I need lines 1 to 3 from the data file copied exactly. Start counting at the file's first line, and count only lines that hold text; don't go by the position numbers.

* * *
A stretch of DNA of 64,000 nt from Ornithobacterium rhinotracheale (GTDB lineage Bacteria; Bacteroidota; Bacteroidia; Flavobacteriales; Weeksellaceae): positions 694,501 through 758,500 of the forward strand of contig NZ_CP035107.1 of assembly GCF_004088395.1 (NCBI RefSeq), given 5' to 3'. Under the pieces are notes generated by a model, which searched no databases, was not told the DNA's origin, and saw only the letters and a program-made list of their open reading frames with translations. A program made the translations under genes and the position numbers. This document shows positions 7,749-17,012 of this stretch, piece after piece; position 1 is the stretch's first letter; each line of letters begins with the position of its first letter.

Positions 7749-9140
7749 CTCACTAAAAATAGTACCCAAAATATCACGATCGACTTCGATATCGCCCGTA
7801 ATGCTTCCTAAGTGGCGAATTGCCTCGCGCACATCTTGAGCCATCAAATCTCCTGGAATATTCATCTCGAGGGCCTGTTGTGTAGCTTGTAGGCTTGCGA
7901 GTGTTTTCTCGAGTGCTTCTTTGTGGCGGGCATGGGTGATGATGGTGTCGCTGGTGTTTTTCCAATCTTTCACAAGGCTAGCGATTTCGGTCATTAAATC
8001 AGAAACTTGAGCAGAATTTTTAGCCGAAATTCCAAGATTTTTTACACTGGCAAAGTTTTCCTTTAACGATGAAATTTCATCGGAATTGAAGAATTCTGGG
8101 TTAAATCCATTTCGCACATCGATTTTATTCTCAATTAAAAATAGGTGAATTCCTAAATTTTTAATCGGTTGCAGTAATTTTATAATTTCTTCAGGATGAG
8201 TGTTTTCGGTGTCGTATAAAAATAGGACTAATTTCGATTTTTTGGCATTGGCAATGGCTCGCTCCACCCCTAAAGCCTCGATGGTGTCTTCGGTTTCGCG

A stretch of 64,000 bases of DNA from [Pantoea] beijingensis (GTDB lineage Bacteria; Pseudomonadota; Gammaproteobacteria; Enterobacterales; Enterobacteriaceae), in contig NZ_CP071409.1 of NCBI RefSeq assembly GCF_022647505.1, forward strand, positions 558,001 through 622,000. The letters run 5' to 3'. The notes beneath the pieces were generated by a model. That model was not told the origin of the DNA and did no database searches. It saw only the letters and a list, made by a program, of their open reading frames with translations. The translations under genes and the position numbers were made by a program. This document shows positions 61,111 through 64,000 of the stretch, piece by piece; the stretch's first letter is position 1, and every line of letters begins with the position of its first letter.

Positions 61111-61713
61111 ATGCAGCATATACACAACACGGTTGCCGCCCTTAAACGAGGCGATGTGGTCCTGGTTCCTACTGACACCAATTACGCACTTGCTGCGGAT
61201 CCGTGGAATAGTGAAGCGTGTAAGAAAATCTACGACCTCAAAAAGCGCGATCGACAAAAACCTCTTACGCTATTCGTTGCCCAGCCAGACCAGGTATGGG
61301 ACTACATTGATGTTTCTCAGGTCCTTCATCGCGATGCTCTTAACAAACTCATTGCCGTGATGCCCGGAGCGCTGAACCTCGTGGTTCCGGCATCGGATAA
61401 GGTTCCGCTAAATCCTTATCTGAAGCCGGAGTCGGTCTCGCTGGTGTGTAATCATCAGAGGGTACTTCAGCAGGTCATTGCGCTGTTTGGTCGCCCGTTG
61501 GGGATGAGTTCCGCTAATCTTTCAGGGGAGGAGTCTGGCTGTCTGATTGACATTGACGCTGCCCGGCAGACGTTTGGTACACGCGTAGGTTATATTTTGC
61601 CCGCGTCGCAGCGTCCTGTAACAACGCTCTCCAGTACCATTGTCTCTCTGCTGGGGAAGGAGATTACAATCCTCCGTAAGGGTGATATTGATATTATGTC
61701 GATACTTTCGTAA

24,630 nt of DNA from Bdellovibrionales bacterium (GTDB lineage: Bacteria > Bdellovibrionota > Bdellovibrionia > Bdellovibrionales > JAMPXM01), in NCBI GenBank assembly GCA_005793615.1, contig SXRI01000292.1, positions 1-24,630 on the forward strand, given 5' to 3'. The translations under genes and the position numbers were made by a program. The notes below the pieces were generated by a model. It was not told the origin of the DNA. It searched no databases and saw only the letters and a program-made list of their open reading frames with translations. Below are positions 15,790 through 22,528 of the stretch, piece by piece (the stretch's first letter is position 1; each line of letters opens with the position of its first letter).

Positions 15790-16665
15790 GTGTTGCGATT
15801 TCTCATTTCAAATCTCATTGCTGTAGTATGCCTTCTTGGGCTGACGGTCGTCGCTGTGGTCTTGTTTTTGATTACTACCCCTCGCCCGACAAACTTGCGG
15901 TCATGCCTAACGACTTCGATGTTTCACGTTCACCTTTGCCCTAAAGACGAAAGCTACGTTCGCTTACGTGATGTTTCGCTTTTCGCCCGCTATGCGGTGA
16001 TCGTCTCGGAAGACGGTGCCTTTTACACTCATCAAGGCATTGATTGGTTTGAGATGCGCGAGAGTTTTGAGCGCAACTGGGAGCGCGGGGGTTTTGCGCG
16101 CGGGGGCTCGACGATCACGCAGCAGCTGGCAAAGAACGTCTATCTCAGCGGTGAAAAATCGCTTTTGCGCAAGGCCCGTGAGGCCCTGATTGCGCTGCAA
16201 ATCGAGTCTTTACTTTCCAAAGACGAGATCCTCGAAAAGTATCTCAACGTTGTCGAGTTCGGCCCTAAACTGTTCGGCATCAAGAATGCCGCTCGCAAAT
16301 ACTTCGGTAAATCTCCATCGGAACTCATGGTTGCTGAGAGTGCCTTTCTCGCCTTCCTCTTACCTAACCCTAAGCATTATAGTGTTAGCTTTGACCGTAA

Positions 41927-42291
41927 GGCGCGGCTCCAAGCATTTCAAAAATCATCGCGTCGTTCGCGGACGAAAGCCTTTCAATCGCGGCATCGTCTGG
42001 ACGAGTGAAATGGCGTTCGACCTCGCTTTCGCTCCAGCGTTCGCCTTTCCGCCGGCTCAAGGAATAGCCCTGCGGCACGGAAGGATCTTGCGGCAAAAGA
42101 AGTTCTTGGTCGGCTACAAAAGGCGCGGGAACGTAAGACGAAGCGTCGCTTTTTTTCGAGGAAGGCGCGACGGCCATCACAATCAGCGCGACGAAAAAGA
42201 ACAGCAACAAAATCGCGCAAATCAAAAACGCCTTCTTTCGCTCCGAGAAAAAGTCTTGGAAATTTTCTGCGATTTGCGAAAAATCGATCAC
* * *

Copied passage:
A stretch of DNA of 64,000 nt from Ornithobacterium rhinotracheale (GTDB lineage Bacteria; Bacteroidota; Bacteroidia; Flavobacteriales; Weeksellaceae): positions 694,501 through 758,500 of the forward strand of contig NZ_CP035107.1 of assembly GCF_004088395.1 (NCBI RefSeq), given 5' to 3'. Under the pieces are notes generated by a model, which searched no databases, was not told the DNA's origin, and saw only the letters and a program-made list of their open reading frames with translations. A program made the translations under genes and the position numbers. This document shows positions 7,749-17,012 of this stretch, piece after piece; position 1 is the stretch's first letter; each line of letters begins with the position of its first letter.

Positions 7749-9140
7749 CTCACTAAAAATAGTACCCAAAATATCACGATCGACTTCGATATCGCCCGTA